4 political errors to avoid in achieving water and sanitation for all

This blog is written by Nathaniel Mason, Senior Research Fellow, ODI. It first appeared on odi.org.


Eliminating inequality is integral to the Sustainable Development Goals , from ‘universal access’ to water, to ending poverty ‘everywhere’. Yet in a world where the politics of who gets what is increasingly polarised, leaving no-one behind is fundamentally a political project.

In a recent study with WaterAid in Nepal , for example, we found that in rural areas a combination of poverty, caste, and geography have shut the poorest fifth out of politics. While access to water has increased significantly for others, they are lagging behind.

Every city, country or district has its own political rules, most of which aren’t written down. Yet despite all this complexity, experts working on essential services like water, sanitation, health or education can avoid some common political missteps, wherever they work. Here are four most typical ones:

Error 1. If something is an ‘essential service’, it’s a top priority for people and politicians

Poor people live with high levels of risk and face hard choices every day. In urban Ghana , poor residents told us that they choose to buy water from street vendors, as getting connected is too expensive. Meanwhile, politicians have crowded agendas – and delivering services doesn’t always win votes. In Ghana we found more gets spent on grand, visible water treatment and storage projects, than on small pipes connecting homes.

Error 2. Self-interest trumps grand narratives and values

Experts in essential services often assume that politicians, civil servants and citizens will respond the way they expect, if the personal incentives are right. They fail to talk about the big idea or tell a story. Softer ideas and values can be important drivers in the narrative of reform. In other research for WaterAid we found that sanitation is being sold to India and Indonesia’s political classes as a matter of collective pride and modernity. The same approach in East Asian countries like South Korea and Singapore revolutionised sanitation in the 1960s.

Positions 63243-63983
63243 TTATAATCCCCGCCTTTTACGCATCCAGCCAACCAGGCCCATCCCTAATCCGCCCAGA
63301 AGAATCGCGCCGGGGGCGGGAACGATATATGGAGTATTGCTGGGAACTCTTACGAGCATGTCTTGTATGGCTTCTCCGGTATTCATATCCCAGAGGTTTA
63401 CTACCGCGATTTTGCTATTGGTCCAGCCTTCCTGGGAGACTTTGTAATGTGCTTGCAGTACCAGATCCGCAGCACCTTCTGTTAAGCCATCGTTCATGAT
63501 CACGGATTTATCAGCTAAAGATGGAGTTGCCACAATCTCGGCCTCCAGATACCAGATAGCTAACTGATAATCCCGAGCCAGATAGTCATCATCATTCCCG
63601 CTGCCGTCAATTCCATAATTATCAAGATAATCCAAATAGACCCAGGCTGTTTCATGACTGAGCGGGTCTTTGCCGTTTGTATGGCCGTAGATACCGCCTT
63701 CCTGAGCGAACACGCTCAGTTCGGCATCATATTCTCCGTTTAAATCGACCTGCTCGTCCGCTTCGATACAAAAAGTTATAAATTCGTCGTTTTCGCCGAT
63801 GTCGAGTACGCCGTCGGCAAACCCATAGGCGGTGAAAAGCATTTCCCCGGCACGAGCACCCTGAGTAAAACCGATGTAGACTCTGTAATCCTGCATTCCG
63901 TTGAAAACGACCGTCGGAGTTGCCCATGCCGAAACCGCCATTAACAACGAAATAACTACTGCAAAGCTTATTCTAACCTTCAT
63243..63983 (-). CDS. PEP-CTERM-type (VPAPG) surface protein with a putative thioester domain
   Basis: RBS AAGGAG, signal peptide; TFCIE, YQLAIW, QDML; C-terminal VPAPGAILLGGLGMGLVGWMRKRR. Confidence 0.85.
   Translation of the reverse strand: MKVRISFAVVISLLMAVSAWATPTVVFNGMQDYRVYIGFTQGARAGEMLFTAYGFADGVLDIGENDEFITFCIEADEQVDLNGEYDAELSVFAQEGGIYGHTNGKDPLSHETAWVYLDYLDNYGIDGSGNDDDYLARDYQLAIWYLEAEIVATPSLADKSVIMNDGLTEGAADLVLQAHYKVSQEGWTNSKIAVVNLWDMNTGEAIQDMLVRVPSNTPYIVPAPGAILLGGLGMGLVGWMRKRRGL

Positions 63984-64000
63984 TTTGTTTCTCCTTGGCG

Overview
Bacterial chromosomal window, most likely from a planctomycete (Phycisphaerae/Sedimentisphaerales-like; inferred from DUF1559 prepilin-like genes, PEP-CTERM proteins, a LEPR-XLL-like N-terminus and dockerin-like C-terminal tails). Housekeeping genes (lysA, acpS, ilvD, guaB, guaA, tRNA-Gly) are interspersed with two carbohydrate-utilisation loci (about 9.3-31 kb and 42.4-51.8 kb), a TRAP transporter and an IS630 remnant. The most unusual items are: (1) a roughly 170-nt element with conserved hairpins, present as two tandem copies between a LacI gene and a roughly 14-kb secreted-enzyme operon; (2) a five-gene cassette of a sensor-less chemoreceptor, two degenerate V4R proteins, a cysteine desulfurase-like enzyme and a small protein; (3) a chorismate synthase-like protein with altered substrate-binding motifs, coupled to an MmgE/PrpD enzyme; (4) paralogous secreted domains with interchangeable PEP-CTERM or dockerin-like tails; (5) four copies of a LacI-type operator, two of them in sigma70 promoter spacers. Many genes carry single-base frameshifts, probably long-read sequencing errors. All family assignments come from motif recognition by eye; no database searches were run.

Error 3. I’m talking to the minister so I’ve got politics covered

If you’re focused on a particular topic, it’s tempting to think about the politics of your sector. In water and sanitation, we have a tendency to focus on water and health ministries. But how government and society interact in the wider sense can be more important. In Cambodia, politicians strike bargains to get into power; the need to pay back supporters can trump investing in health or sanitation for citizens. In Ethiopia , local officials involved in sanitation can be more reactive to orders from the ruling party than their bosses in the ministry.

Error 4. Being pro-poor means working only with poor people

Because power and resources are often stacked against poor people and communities, it is essential to keep a focus on their rights. But there are cases where pro-poor strategies need to line up with improvements to wider services, so that wealthier people feel included and support reforms. World Bank research across a number of water utilities in Africa shows that pro-poor reforms tended to start with wider performance improvements, closely followed by dedicated (and well resourced) strategies to serve poor people.

For anyone dedicated to a particular issue like water, health or education, facing the truths behind political priorities can be hard. But if the goal is structural reform to tackle deep-rooted inequalities and the power and interests behind them, we need to confront them. That will call for realism about why, and for whom, your issue matters.

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